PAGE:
Cannabis Chef looking to open restaurant in Rochester

The progressive restaurant concept would serve dishes made using Cannabidiol, the non-toxic, non-psychoactive element of the Hemp plant.

Posted: Jul. 13, 2018 7:38 AM

ROCHESTER, Minn. – A Cannabis chef is looking into opening a restaurant in Rochester. Rochester native Payton Curry is an award-winning chef who studied at the Culinary Institute of America. He now lives in Arizona where he’s at the center of the cannabis dining arena. He operates a kitchen that stocks over 50 dispensaries in Arizona and California with high-end, healthful Cannabis edibles. Curry has also opened restaurants that specialize in using the cannabis plant in cuisine.


“Utilizing the vegetable of cannabis instead of just using it to get stoned or get baked, we’ve been using it as a supplement for people to carry on a non-toxic form of pain relief,” Curry explains.


Some of the dishes he serves at his restaurants are infused with THC, which is the mind-altering compound of the Cannabis plant that produces a “high.” THC is not legal in Minnesota or Iowa without a medical marijuana prescription. His vision for the Rochester restaurant is to utilize Cannabidiol or CBD as an ingredient. CBD is the non-psychoactive part of the Hemp plant that is legal. Curry likens it to non-alcoholic beer. This week he met with city leaders about this progressive restaurant concept.


“They want to know, “well, how do you know there isn’t THC in it?” and I told them yesterday I spent 20 years of my life making sure I was doing this right,” Curry adds.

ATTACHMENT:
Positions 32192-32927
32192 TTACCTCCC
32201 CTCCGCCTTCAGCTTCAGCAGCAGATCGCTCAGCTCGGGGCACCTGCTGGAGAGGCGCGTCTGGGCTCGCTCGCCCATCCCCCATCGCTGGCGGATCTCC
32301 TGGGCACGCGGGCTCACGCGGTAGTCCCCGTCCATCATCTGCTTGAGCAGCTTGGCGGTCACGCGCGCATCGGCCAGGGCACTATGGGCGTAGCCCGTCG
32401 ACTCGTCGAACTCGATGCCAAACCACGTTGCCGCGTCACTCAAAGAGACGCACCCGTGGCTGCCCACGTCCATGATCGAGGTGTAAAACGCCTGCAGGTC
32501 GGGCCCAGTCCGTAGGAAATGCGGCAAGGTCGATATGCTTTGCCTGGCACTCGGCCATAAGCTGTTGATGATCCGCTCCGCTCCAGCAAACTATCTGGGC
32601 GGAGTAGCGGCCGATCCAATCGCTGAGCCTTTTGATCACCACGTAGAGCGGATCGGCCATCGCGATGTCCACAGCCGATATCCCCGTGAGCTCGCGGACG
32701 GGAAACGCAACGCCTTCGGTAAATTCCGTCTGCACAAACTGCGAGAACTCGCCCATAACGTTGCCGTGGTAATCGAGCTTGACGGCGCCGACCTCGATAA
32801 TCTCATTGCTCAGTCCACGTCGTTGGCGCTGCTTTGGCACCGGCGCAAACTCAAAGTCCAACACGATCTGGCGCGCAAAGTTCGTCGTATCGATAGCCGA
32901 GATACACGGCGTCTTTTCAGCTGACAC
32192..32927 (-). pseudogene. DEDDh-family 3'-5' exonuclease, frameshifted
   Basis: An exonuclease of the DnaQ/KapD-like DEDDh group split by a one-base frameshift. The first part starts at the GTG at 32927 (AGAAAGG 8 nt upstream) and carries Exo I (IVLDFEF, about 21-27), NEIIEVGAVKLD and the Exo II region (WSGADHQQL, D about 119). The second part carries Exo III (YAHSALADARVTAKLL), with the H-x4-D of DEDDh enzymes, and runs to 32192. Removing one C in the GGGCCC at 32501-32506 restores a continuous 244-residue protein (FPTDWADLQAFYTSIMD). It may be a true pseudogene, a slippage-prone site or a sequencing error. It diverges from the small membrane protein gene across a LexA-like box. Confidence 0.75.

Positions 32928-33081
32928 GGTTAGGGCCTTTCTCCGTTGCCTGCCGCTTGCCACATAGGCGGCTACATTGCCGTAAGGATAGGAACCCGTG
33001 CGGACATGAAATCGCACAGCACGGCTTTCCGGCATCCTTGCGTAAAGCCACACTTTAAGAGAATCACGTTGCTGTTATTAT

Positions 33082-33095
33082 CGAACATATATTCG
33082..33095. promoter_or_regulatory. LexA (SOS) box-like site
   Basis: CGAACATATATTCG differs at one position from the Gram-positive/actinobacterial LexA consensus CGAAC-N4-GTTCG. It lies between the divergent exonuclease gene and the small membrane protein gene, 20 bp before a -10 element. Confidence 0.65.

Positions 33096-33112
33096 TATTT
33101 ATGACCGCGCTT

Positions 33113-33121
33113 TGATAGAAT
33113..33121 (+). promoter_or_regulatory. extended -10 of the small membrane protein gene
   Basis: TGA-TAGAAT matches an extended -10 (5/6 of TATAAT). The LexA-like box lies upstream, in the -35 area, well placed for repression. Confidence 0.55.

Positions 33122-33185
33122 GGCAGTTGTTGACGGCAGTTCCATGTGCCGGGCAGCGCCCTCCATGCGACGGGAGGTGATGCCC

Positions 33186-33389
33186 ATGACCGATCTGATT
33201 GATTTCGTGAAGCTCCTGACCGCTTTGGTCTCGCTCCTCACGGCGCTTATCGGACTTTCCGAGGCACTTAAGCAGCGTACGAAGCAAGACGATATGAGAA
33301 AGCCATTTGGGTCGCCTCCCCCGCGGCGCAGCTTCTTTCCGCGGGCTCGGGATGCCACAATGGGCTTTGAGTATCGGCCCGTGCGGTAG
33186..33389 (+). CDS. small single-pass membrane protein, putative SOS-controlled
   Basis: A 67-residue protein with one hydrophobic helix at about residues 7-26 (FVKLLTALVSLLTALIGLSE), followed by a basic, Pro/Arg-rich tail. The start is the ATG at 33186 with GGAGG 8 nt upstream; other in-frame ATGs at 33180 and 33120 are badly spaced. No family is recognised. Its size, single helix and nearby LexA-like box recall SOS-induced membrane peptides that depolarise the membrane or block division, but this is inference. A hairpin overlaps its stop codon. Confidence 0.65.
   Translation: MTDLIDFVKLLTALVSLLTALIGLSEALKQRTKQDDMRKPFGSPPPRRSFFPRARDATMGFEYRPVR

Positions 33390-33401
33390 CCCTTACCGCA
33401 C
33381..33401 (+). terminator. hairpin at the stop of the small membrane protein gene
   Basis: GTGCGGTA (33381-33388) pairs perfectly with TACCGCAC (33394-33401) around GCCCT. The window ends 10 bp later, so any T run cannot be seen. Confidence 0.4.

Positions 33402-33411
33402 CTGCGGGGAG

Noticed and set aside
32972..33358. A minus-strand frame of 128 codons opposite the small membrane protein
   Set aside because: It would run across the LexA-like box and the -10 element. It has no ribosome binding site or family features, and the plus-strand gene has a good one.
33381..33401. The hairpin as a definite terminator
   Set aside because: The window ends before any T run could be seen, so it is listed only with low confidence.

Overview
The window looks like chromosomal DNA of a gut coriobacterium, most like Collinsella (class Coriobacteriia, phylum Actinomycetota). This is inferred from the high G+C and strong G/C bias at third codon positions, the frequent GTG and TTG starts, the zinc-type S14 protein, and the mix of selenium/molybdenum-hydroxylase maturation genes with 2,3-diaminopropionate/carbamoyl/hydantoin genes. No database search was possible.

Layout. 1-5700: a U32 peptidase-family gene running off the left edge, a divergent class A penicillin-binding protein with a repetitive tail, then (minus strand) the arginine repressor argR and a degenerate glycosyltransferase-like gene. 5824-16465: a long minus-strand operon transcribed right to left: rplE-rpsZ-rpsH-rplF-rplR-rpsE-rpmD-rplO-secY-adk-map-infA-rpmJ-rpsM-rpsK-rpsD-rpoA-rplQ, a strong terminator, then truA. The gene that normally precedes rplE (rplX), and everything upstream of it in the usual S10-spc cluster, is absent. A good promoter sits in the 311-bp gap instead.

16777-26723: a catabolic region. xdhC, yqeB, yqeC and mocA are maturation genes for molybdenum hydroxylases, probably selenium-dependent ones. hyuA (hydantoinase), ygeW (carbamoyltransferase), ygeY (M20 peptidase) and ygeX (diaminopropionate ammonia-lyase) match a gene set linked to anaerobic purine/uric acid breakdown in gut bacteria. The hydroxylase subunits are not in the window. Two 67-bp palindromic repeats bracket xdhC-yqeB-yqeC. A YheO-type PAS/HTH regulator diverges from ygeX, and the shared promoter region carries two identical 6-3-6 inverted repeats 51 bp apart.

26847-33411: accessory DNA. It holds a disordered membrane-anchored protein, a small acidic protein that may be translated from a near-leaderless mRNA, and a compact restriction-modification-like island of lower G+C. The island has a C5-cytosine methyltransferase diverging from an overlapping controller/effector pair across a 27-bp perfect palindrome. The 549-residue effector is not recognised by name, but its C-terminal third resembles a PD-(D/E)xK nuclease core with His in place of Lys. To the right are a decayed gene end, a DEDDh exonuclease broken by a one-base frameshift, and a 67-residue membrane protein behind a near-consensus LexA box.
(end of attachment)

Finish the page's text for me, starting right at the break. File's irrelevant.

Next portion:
A growing number of people, like Curry, are finding CBD to be an alternative treatment for a number of medical conditions including anxiety, pain, arthritis, and insomnia. However, only one purported use for CBD has significant scientific evidence supporting it. Last month, the FDA approved the first drug comprised of CBD to treat severe forms of epilepsy. Other claims can’t be backed by scientific evidence at this point.


“Anything that doesn’t change the human experience or bring psychosis I feel is a vitamin or a supplement,” Curry adds. “For me as a cook, I like to go out there and try to educate.”
Education is one of the purposes behind the facility Curry would like to open in Rochester. Other than the CBD restaurant, he envisions a “Cannabis college,” where classes can be held to teach people how to cook with and make products with the Hemp plant. At this point, he's still looking into potential locations and meeting with city council members, the city attorney and planning and zoning.

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